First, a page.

Administrators said in a statement that the firm had collapsed "as a result of cash flow difficulties that can only be resolved with further investment".
Administrator Andrew Pepper added that a number of third parties had expressed interest in the firm, but declined to identify any prospective buyers.
"We are very keen to sell this business in short order, as any consumer-facing business can quickly lose value if its customers lose confidence in the brand and we will be looking to act very quickly to prevent this from happening," he added.
The firm had been placed in administration as a "protective measure" and its "outstanding brand position" would make it attractive to any buyers, Mr Pepper said.
Chief executive Ms Elnaugh set up the firm 15 years ago after searching high and low for a birthday present for her father.
The group offers "experience gifts" whether it be high-octane motor racing or gentler pursuits such as gardening lessons with Charlie Dimmock.
The firm offers vouchers for more than 1,000 activities that are available at various department stores and online.
According to its website the company is a £20m business leading a market that is now worth £200m a year.
Earlier this year, the company appointed Sir Rodney Walker as chairman in anticipation of listing on the Alternative Investment Market (AIM) later this year.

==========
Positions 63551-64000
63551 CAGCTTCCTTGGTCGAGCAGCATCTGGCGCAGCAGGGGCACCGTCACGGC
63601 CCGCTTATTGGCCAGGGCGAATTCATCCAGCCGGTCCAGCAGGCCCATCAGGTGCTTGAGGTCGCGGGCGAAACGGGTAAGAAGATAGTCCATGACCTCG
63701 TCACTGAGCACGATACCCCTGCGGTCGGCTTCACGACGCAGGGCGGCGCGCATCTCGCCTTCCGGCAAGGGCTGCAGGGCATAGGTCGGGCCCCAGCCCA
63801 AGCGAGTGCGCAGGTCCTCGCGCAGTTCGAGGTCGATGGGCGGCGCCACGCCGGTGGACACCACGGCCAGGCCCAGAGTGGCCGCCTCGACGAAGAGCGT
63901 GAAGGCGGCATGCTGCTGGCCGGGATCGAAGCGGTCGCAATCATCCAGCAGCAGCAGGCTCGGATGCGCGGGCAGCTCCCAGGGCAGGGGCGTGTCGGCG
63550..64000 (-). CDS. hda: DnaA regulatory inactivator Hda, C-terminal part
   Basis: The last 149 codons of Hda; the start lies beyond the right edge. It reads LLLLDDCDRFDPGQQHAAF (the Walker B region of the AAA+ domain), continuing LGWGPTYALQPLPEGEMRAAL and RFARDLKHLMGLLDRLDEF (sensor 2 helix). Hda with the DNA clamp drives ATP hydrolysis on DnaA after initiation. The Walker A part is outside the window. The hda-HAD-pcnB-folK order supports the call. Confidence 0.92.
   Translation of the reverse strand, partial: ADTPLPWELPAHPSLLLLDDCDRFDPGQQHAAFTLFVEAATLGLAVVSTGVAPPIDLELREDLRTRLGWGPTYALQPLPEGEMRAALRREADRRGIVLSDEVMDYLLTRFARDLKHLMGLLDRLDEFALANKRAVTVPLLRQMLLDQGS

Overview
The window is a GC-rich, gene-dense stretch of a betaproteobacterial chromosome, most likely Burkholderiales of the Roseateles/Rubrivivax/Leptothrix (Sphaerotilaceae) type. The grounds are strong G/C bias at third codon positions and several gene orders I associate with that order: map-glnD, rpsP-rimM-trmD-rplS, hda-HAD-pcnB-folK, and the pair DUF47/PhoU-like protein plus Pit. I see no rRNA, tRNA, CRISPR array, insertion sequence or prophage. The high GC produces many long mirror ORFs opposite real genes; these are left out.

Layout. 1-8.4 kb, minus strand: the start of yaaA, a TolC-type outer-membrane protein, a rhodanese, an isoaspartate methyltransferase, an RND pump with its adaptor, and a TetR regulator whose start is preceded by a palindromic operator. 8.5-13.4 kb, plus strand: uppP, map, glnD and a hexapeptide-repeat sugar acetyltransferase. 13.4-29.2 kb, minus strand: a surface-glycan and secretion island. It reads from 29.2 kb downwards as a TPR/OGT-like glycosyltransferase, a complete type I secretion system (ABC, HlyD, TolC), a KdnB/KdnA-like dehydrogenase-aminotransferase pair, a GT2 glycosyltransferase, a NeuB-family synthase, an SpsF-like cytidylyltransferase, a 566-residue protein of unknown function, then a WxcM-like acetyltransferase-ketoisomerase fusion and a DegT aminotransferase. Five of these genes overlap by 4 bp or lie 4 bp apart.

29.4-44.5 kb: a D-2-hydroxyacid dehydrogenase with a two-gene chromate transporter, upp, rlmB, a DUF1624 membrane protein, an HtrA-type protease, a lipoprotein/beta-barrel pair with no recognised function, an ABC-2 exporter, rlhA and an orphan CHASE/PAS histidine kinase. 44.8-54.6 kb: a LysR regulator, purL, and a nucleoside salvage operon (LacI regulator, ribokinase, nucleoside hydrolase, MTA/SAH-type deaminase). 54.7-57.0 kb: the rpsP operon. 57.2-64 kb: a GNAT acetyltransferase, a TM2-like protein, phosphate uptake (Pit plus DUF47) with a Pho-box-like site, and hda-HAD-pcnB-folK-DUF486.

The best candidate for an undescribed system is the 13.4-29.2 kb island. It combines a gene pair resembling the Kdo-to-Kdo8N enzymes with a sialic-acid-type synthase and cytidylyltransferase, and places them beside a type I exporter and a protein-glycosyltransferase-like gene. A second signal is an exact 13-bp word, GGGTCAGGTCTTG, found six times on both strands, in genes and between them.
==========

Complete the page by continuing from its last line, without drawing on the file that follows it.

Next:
It is now only a few weeks since Rachel was assuring the media that RLD had £3-4 million in the bank and no liabilities!
Financial broadsheets now reporting massive trading losses during last year or two (12 months upto July 2003: £4.7 million loss.. 11 months to June 05: £770,000. Debts today £12 + million. London Times 2nd August).
Stunned to learn that RLD has no fewer than 150 employees! Holy Moly, how many folks do you need to take 'phone calls and put vouchers into envelopes?
"Buisness as usual" so let me get this straight the company owes thousands to pretty much all the suppliers in the country and "Red Letter Days creditor suppliers, however, are unlikely to see any money from the administrator, the new owners said"
Do they think were mugs or something that we would consider dealing with them knowing that we wont see a bean... dream on, companys like Red Letter Days cant survive without the support of their suppliers. They have nothing but a call centre a fancy website and those stupid tickets that they give you to you wear around your neck.
Quote From the BBC
"The firm, run by Dragons' Den TV show judge Rachel Elnaugh, went into administration on Monday, weighed down by debts.
But another Dragons' Den judge Peter Jones is teaming up with ex-Millwall chairman Theo Paphitis to buy the company's assets.
The deal means more than 150 Red Letter Days employees could keep their jobs.
News of Red Letter Days' difficulties left thousands of customers who held vouchers for Red Letter Days' adventure trips such as hot air ballooning and bungee jumping in limbo.
In a statement posted on Red Letter Days' website, Mr Jones and Mr Paphitis said they were ready to honour all experiences that had been bought directly from the firm through Visa and MasterCard.
Red Letter Days' creditor suppliers, however, are unlikely to see any money from the administrator, the new owners said
They could not guarantee vouchers bought through High Street shops - but said they were putting in place measures to make sure these were honoured too.
"We envisage that very soon it will be business as usual," the new owners said in a joint statement. "